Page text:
The loss of c-Jun N-terminal protein kinase activity prevents the amyloidogenic cleavage of amyloid precursor protein and the formation of amyloid plaques in vivo.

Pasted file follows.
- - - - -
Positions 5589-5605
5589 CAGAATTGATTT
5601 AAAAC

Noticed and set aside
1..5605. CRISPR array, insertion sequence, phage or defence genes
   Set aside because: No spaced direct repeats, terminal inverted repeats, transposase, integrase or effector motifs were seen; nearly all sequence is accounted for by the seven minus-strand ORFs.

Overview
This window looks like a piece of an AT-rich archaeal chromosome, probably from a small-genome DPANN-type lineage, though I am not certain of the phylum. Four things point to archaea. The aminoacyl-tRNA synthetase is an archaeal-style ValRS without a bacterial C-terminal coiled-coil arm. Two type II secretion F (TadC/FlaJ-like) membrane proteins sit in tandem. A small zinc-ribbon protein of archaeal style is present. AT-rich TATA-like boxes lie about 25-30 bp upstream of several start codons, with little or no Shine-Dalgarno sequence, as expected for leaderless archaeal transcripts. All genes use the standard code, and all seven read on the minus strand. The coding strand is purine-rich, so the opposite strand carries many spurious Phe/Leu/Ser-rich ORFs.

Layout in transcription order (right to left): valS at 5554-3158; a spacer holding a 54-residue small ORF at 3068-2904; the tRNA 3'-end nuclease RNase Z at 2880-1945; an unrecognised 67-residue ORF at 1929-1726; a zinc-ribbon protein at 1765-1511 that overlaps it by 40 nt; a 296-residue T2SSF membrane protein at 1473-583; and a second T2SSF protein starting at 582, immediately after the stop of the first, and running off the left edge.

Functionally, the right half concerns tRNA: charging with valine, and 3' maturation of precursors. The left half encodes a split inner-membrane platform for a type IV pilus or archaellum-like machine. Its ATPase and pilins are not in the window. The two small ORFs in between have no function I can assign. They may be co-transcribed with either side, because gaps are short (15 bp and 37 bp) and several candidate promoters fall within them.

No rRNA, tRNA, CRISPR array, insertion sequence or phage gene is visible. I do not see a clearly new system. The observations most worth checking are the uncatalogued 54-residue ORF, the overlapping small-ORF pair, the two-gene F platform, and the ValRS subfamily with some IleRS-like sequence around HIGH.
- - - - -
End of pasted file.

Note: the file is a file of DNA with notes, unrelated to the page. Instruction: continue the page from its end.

Phosphorylation plays a central role in the dynamic regulation of the processing of the amyloid precursor protein (APP) and the production of amyloid-β (Aβ), one of the clinically most important factors that determine the onset of Alzheimer's disease (AD). This has led to the hypothesis that aberrant Aβ production associated with AD results from regulatory defects in signal transduction. However, conflicting findings have raised a debate over the identity of the signaling pathway that controls APP metabolism. Here, we demonstrate that activation of the c-Jun N-terminal protein kinase (JNK) is essential for mediating the apoptotic response of neurons to Aβ. Furthermore, we discovered that the functional loss of JNK signaling in neurons significantly decreased the number of amyloid plaques present in the brain of mice carrying familial AD-linked mutant genes. This correlated with a reduction in Aβ production. Biochemical analyses indicate that the phosphorylation of APP at threonine 668 by JNK is required for γ-mediated cleavage of the C-terminal fragment of APP produced by β-secretase. Overall, this study provides genetic evidence that JNK signaling is required for the formation of amyloid plaques in vivo. Therefore, inhibition of increased JNK activity associated with aging or with a pathological condition constitutes a potential strategy for the treatment of AD.